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First A Pit, Now An Art Gallery. But Wichita's Pop-Up Park Has An Uncertain Future

Torin Andersen
A lock on a chain link fence blocking off the former pop-up park in downtown Wichita.

For years a large hole sat behind a fence on the south side of Douglas Avenue between Market and Main.

The result of a redevelopment plan that fell through in 2007, “the hole,” as it was known, was a fixture in downtown Wichita for almost a decade before developers filled it, converting it into the ICT Pop-Up Park.

Credit Torin Andersen / KMUW
Tables still sit in the park, blocked off by a chain link fence.

Tables, chairs, umbrellas and even a ping pong table adorned the graveled ground. Less than a city block in size and in between two buildings, the space didn’t feel a whole lot different from the park just a block east. But a pass for food trucks to park there throughout the day started giving the park its personality.

“It was just a great spot to get together with friends,” said Lonny Quattlebaum, who works downtown. “I really enjoyed going out to the pop-up park, grabbing lunch and just hanging out. You know what else was great about the pop-up park, [it was an] opportunity for live music.”

In the five years it was open, the park became a destination for artists and downtown workers. Emily Brookover helped plan events for the park as director of community development for Downtown Wichita.

“It really was meant to be a temporary space, thus the name ‘Pop-Up Park,’” she said. “It was just meant to pop up for a little while, but it was overwhelmingly successful between all of the programming that happened there, the events, the daily food trucks and all of the fun things that happened.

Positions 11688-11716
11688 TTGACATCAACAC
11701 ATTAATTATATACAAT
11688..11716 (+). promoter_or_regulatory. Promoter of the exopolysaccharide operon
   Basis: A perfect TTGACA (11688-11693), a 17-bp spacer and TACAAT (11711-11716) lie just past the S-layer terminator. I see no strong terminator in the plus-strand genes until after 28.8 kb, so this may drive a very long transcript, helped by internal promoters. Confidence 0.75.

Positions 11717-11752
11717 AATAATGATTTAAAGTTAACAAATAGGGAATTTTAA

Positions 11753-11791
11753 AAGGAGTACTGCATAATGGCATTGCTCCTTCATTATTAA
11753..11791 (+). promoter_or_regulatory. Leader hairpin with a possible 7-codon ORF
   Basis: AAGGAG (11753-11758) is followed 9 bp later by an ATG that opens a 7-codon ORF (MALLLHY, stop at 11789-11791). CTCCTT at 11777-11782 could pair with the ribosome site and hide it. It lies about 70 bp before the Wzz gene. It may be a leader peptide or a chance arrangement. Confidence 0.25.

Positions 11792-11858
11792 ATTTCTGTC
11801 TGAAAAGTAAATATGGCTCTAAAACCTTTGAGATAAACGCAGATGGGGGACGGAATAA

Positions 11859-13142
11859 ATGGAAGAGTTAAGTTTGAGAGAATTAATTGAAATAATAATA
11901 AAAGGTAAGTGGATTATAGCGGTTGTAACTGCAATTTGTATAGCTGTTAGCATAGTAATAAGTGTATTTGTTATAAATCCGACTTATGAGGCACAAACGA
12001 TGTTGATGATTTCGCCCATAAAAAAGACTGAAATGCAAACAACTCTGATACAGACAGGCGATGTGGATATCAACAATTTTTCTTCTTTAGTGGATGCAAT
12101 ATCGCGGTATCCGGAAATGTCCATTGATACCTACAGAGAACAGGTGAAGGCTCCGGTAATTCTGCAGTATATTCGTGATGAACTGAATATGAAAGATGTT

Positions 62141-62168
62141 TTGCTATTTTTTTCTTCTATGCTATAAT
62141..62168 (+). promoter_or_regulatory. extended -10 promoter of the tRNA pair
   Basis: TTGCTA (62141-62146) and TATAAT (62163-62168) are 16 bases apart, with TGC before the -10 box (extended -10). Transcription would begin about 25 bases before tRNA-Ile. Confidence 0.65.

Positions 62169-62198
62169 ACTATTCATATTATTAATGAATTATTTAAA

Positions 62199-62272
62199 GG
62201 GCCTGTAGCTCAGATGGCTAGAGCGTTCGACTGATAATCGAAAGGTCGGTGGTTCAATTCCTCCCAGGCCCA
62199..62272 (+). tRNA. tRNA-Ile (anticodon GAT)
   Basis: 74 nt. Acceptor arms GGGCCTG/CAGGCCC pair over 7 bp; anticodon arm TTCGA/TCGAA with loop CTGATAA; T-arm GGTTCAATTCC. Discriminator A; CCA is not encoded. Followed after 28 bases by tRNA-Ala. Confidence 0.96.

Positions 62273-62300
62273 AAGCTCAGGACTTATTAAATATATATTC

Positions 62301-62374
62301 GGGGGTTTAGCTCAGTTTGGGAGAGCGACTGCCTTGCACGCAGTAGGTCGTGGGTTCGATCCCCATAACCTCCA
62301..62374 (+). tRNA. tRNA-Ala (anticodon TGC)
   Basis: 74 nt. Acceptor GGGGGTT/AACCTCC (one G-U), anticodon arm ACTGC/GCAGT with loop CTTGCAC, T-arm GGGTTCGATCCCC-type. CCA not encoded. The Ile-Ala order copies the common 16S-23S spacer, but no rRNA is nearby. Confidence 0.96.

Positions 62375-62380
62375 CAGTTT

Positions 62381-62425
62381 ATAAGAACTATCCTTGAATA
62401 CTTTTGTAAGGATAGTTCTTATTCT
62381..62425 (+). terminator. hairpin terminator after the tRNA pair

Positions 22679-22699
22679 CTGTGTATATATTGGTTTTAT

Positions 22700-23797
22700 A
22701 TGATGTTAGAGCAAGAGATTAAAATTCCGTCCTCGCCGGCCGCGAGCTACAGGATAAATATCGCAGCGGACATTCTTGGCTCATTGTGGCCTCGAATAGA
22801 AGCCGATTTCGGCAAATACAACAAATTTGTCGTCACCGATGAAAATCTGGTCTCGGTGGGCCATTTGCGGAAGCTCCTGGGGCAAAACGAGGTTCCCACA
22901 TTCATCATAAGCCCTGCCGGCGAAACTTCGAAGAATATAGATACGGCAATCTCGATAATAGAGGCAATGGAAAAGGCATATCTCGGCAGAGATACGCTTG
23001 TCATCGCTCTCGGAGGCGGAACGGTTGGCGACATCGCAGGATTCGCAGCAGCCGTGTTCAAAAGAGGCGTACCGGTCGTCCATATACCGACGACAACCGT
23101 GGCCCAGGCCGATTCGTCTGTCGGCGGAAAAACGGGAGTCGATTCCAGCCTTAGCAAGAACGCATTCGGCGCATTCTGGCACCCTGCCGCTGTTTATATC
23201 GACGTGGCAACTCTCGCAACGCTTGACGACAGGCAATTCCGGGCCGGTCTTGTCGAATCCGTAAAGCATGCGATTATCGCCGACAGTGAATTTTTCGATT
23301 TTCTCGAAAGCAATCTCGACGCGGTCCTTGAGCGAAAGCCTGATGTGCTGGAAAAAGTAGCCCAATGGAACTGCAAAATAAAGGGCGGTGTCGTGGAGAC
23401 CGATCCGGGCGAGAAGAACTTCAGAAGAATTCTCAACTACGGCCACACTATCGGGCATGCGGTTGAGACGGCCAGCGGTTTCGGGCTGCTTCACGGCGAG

“So it was quickly embraced by the community and became a well loved space.”

Brookover programmed most of the events at the park over the last two years, and the added bustle gave the impression the park was going to be permanent.

Then, in September, it closed.

A chain link fence at the spot now serves two purposes: blocking off the former park and showcasing the work of local artists. Kristen Beal is the founder of Harvester Arts, which is working with Bokeh Development and the Wichita Community Foundation to show artists’ work at the former park.

“The ChainLinkGallery is an effort to just continue to activate the site, but in a new way to keep people looking at it ... and let the public know that something is going to happen here,” Beal said. “So that they'll be watching for what's next.”

Credit Torin Andersen / KMUW

Artist Priscella Brown’s “Lift Your Voice” was the first piece on the gallery. The mural was dedicated to Martin Luther King Jr. and the plight of racial injustice specific to 2020. The current piece, by Heather Byers, went up this week.

Beal says there are no plans for ChainLinkGallery or the ICT Pop-Up Park beyond April due to COVID-19.

"We need to have a healthy public in order to have a healthy public space, and it’s not safe to gather people right now,” she said. “So we’re taking a hard pause and training folks, creatives and artists in town to learn about how to create healthy public spaces for when we can all come back together so that we can do that in a meaningful and impactful way.”

Brookover with Downtown Wichita is reluctant to promise a return of the park.

“You know, the worst thing we can do is say we’re going to reopen the pop-up park in June of this year and then that not happen,” she said.

Some of the park’s tables and umbrellas can still be seen behind the fence. Quattlebaum says he regrets not spending more time there when he had the chance.

“I really wish I would’ve got that more often” he said, “because I don’t think I’m going to have the opportunity again.”

He has more than 20 years of experience shaping and documenting the arts in Wichita.